God Save Texas
With humor and the biting insight of a native, the Pulitzer Prize-winning author of The Looming Tower explores the history, culture, and politics of Texas, while holding the stereotypes up for rigorous scrutiny.God Save Texas is a journey through the most controversial state in America. It is a red state in the heart of Trumpland that hasn't elected a Democrat to a statewide office in more than twenty years; but it is also a state in which minorities already form a majority (including the largest number of Muslims). The cities are blue and among the most diverse in the nation. Oil is still king but Texas now leads California in technology exports. The Texas economic model of low taxes and minimal regulation has produced extraordinary growth but also striking income disparities. Texas looks a lot like the America that Donald Trump wants to create. And Wright's profound portrait of the state not only reflects our country back as it is, but as it was and as it might be.

God Save Texas Details

TitleGod Save Texas
Author
ReleaseApr 17th, 2018
PublisherKnopf Publishing Group
ISBN-139780525520108
Rating
GenreNonfiction, History, Politics, Travel, The United States Of America, Literature, American

God Save Texas Review

  • Emily
    January 1, 1970
    Oh boy
  • Chantal Lyons
    January 1, 1970
    If America interests you in any way, you'll almost certainly get something out of "God Save Texas". As an Americanophile who recently visited Dallas and Austin, reading the book was fascinating and enjoyable.I'm afraid I've never heard of Lawrence Wright, but his diverse career and connections afford him the most intimate of insights into the artistic and political worlds of Texas - and beyond, in the case of presidential politics, since Wright has known the Bushes well for all his life. This fa If America interests you in any way, you'll almost certainly get something out of "God Save Texas". As an Americanophile who recently visited Dallas and Austin, reading the book was fascinating and enjoyable.I'm afraid I've never heard of Lawrence Wright, but his diverse career and connections afford him the most intimate of insights into the artistic and political worlds of Texas - and beyond, in the case of presidential politics, since Wright has known the Bushes well for all his life. This familiarity with the Bushes exemplifies Wright's balance in writing about this state he knows, fears and loves - he undoubtedly has fondness for Bush Jnr, for example, but is critical of him too (and still wishes Bush had not invaded Iraq).As the author reveals, Texas is right in the heart of so many of the issues that most polarise American society and draw the eyes of the world: Trump, Mexico, climate change, state vs. federal government, gun rights, the Black Lives Matter movement, the subjugation of women through anti-abortion measures. But Wright also impresses on us Texas's distinct culture when it comes to cooking, music, film, architecture, and friendliness.The book packs so much in, and while I sometimes wished it would linger just a little longer on some issues, the pace also dissuades any boredom. The transitions are kind of fun too - sometimes there was a logic to them but other times the author veered unexpectedly onto something else, which might have annoyed me in a different book, but only adds to the vibrancy of this one. I've given four stars rather than five because of the aforementioned lack of depth for some of the issues that really interested me, and my eyes glazed when Wright plunged deep into the music scene, but that only lasted a few pages or so.Wright claims off the bat that examining Texas could help us foresee, understand, and maybe change the future of America. Having read "God Save Texas", I'm inclined to agree with him.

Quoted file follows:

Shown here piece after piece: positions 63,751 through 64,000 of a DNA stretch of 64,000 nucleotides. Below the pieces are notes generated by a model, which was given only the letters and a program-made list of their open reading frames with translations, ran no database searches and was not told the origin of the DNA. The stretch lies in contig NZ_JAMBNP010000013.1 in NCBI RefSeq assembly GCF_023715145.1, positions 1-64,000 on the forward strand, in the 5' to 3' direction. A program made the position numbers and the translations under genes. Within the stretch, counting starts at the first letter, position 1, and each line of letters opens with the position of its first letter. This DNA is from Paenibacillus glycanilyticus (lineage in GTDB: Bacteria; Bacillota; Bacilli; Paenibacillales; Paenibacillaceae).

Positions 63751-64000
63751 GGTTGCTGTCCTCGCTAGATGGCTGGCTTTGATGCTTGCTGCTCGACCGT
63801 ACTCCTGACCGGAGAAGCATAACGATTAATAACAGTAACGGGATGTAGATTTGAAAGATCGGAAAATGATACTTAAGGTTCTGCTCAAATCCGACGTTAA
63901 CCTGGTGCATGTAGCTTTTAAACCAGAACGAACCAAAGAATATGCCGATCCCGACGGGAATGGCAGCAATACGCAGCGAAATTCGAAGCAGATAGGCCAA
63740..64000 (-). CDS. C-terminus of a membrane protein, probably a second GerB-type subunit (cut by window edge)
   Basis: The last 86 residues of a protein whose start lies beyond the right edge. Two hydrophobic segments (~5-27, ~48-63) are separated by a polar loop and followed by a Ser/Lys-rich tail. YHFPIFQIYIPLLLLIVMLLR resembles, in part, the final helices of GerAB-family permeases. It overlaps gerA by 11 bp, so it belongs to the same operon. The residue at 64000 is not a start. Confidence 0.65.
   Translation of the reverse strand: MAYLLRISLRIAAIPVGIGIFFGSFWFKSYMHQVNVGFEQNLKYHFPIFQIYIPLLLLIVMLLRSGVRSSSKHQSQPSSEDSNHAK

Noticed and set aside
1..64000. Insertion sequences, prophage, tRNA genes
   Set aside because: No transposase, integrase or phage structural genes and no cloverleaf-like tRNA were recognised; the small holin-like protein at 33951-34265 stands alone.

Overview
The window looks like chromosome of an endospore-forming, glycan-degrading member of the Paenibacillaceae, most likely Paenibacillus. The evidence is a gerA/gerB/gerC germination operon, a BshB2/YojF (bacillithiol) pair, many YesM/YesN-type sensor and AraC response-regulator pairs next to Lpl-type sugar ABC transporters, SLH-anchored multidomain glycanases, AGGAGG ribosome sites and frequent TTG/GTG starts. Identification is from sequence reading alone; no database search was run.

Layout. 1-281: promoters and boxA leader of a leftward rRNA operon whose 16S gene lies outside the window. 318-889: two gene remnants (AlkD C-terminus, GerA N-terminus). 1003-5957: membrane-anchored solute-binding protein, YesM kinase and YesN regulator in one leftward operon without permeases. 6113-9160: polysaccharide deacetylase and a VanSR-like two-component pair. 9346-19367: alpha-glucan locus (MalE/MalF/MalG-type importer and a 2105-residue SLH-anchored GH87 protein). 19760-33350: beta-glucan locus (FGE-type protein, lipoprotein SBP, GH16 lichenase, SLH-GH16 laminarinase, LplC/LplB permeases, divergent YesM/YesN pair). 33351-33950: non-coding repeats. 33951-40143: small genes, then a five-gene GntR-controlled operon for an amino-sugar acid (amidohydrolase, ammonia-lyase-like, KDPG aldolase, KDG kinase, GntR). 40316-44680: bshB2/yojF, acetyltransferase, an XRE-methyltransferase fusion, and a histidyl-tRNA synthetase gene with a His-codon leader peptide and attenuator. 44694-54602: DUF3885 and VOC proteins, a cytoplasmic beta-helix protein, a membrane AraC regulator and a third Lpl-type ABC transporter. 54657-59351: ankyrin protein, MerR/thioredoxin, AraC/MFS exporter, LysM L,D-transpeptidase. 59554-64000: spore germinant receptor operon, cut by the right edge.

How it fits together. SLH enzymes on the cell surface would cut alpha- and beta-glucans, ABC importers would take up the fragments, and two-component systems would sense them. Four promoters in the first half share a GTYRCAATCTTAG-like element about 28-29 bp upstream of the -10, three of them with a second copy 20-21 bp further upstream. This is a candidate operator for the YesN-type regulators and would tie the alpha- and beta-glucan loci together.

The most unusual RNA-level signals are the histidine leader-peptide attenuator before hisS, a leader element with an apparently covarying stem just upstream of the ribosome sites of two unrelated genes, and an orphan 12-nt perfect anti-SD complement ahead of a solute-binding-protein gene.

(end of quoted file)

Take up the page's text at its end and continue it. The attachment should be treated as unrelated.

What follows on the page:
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  • Joe
    January 1, 1970
    A delightful and at time frustrating journey into what it is to be Texan and what Texas means to the world at large. Part-memoir and part social history, Lawrence Wright has crafted a book that will be referenced for years to come.
  • Sydney Young
    January 1, 1970
    My choice for my April - Paris Life column. Loved it as a Texan, but I think its way bigger than that. Will post my review here after a month or so. In the meantime, just know that it is not to miss. Also, thank you to the publisher's for an ARC so that I could give an honest review of it for the magazine during its publication month.
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  • Bruce Katz
    January 1, 1970
    A lot of fun and, oddly enough, kind of moving. I've read Wright before, most notably Looming Tower and his book on Scientology. God Save Texas shows a very different side of him: playful, musical, sincerely interested in the world around him. And because his subject is Texas, there are anecdotes aplenty, some dark and others amusing. My favorites were about the town that elects goats to be its mayors, and the one about the gentleman who was determined not to show any subordination to the law (d A lot of fun and, oddly enough, kind of moving. I've read Wright before, most notably Looming Tower and his book on Scientology. God Save Texas shows a very different side of him: playful, musical, sincerely interested in the world around him. And because his subject is Texas, there are anecdotes aplenty, some dark and others amusing. My favorites were about the town that elects goats to be its mayors, and the one about the gentleman who was determined not to show any subordination to the law (don't ask: you'll have to read it yourself.)
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